Thursday, 22 April 2010

Why is the Saville Row suit so good?


Tucked away behind Regent Street is a short street which has become synonymous with good tailoring: Savile Row. But what exactly is it about this street that makes its products so exclusive?


So firmly associated is Savile Row with the history of quality tailoring that the Japanese word for a three piece business suit is a “sabiro”, an eastern corruption of the street’s name. Yet when the street was first built it was not intended to be for tradesmen, no matter how refined and expert.

Savile Row was laid out in the early 18th century by the 3rd Earl of Burlington whose London home, Burlington House in Picadilly, is now home to the Royal Academy. He named the street in honour of his wife, one of the Savile family who held the titles of Earl of Scarborough. The nearby streets the Earl named after his various other titles - Boyle, Clifford and Cork. As with those streets, Savile Row was built a street of fine town houses for the gentry to have as their London homes.

Among those who lived in the street during this period was the politician and playwright Richard Brinsley Sheridan. Perhaps appropriately, given the street’s name, Sheridan’s first big production at Drury Lane theatre was “A Trip to Scarborough”, performed in 1777. Sheridan lived at No.14 Savile Row, where a blue plaque commemorates his tenure, but he managed to die of a sudden attack of brain fever at No.17 in 1816.

It was not long after the death of Sheridan that the fashionable families began to move their London residences to newer houses further west. The old houses in Savile Row then began to fill with tradesmen of the better sort, with tailors early establishing a dominance. The first tailor to rent in the Row was Henry Poole who moved in around 1850 and whose company still remains at No.15. By 1900 the street had become the home to the very best tailors in London. The fitting rooms on the ground floor took over the pubic reception rooms of the old houses, while the servants quarters and bedrooms were given over to workshops for the craftsmen of the tailoring business.

At the heart of a good Savile Row suit is the cutting of the cloth. Once the customer has been measured minutely by the senior cutter of the company and the fabric for the suit carefully chosen, the measurements are transferred to a master pattern. This gives the shape for each panel of fabric to be used in the suit, allowing plenty of extra cloth. At the first fitting the roughly stitched together panels are marked for more careful shaping, though still with plenty of overlap material. The second fitting sees the fabric marked most carefully for the final stitching. At the third fitting, therefore, the suit should be perfect and only slight changes are made, if any.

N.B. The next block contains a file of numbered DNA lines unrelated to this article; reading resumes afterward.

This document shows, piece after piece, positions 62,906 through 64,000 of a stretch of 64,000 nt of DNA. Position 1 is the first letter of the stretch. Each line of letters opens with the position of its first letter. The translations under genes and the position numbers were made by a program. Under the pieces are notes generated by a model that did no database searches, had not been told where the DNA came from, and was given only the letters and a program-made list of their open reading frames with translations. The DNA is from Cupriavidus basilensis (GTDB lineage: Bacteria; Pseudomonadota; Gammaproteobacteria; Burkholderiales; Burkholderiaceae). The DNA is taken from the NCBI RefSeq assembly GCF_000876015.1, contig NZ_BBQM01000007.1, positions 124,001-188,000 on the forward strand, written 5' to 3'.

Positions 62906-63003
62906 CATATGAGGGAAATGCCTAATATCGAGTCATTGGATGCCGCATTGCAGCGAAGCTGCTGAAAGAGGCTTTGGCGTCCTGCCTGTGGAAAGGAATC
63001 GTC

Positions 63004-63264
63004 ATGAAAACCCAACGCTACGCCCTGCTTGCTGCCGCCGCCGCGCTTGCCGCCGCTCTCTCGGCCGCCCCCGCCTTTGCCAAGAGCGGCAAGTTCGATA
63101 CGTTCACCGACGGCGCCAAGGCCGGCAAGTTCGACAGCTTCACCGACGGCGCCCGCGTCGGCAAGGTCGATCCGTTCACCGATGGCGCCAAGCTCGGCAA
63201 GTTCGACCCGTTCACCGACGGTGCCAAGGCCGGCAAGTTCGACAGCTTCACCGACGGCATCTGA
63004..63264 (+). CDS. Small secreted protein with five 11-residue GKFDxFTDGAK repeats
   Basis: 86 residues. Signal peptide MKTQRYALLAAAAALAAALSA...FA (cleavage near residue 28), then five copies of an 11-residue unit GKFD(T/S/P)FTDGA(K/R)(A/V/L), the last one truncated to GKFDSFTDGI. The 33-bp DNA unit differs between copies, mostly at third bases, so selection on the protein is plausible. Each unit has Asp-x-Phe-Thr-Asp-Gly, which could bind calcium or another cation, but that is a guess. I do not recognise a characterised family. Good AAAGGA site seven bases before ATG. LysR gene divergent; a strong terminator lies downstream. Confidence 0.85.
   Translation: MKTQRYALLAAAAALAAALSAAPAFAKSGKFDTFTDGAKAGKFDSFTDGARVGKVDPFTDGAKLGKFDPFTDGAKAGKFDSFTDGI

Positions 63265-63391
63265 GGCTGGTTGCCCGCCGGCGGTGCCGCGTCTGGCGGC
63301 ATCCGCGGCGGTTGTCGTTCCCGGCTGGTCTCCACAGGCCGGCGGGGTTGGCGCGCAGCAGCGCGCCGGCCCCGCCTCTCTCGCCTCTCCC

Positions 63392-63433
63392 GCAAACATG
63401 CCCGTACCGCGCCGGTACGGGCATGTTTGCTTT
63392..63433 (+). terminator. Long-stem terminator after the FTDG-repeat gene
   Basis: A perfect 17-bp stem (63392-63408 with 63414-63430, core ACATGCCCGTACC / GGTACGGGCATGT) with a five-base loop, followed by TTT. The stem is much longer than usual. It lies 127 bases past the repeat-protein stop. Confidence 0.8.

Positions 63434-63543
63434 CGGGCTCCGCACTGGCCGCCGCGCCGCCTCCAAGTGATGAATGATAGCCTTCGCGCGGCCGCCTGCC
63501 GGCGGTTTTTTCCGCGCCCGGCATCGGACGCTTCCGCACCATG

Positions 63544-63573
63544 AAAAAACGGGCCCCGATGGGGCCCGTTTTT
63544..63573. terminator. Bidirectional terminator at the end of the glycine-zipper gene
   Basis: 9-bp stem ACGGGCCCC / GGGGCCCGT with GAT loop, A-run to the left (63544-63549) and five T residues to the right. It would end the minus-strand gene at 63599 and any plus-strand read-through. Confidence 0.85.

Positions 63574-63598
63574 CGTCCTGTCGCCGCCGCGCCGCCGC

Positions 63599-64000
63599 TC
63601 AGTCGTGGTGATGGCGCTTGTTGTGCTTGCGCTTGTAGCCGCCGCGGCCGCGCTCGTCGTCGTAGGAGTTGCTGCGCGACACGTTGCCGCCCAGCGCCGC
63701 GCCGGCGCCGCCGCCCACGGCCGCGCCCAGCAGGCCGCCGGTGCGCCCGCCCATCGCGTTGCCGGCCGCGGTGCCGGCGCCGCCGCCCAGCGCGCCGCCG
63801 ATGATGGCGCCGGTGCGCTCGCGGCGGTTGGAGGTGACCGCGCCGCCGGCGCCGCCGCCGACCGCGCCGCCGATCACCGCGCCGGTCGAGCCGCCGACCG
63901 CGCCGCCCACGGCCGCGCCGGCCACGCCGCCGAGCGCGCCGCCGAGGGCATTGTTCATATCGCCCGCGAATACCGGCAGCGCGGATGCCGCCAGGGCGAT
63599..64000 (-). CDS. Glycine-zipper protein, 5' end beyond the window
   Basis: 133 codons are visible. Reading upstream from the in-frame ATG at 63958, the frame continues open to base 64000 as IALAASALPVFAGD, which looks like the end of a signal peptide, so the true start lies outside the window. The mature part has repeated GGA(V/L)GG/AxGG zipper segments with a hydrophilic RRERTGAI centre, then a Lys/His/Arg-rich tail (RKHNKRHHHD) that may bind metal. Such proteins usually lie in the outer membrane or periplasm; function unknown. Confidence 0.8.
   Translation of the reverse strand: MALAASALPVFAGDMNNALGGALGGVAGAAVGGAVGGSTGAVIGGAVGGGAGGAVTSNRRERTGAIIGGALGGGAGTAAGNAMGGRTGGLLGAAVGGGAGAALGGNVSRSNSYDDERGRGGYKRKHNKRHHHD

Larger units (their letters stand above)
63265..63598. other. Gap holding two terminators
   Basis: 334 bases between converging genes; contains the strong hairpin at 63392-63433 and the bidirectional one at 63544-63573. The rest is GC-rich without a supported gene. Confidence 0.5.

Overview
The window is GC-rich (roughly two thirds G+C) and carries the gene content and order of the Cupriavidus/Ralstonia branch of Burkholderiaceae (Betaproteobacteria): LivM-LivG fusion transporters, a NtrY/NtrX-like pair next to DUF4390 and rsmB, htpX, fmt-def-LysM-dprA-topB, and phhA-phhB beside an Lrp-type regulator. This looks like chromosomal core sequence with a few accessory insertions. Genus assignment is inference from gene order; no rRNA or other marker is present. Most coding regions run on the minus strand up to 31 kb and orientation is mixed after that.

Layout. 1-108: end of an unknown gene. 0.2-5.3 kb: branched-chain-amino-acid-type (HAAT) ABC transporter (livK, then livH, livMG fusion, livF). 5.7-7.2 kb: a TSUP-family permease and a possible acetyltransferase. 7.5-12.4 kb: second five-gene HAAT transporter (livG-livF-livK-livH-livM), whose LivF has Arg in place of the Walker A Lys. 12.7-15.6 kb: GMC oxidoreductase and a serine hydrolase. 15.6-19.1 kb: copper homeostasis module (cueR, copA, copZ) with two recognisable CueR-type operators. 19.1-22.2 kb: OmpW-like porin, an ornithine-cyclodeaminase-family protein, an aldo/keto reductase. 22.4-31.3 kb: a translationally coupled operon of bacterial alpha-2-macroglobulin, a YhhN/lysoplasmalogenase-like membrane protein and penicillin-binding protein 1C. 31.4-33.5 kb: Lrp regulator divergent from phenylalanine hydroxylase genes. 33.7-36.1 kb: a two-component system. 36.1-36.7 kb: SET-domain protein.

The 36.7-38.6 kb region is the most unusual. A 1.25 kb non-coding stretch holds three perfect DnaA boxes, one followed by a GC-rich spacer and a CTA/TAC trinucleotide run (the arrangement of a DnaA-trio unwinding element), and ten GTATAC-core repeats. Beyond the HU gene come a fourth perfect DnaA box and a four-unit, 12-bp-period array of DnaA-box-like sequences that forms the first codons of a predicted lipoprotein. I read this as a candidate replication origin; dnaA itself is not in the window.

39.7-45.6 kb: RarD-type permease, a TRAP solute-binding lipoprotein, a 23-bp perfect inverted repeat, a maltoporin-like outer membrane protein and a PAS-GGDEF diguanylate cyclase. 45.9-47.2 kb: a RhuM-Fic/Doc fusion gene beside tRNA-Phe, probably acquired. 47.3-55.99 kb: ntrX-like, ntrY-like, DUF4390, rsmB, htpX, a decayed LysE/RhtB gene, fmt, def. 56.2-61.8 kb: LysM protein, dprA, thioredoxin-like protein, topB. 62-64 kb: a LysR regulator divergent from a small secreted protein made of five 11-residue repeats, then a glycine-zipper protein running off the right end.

In recent years, however, the increasingly high cost of renting the premises in the Row have caused a change to emerge in its character. The craftsmen who lovingly fashion each garment to order from the finest fabrics are finding it difficult to justify paying such high rents. Some tailors have amalgamated to keep costs down and others have moved their craftsmen elsewhere and keep only the shopfront in expensive Savile Row.

Also creeping into the Row in increasing numbers are gentlemen’s fashion shops which do not handle bespoke tailoring at all. Indeed they sell off-the-peg suits and clothing of a quality rather lower than that usually associated with the Row. To try to contain the situation the older established tailors have formed a society known as the Companions of Savile Row. Although most of these ‘Companions’ are in Savile Row itself, a few are in nearby St George Street or Piccadilly Arcade. The link between them all is that they meet their own rigorously enforced standards of tailoring and style. If life in the Row is becoming difficult for some tailors, others are determined that the name Savile Row should continue to reflect the very finest in tailoring.

No comments:

Post a Comment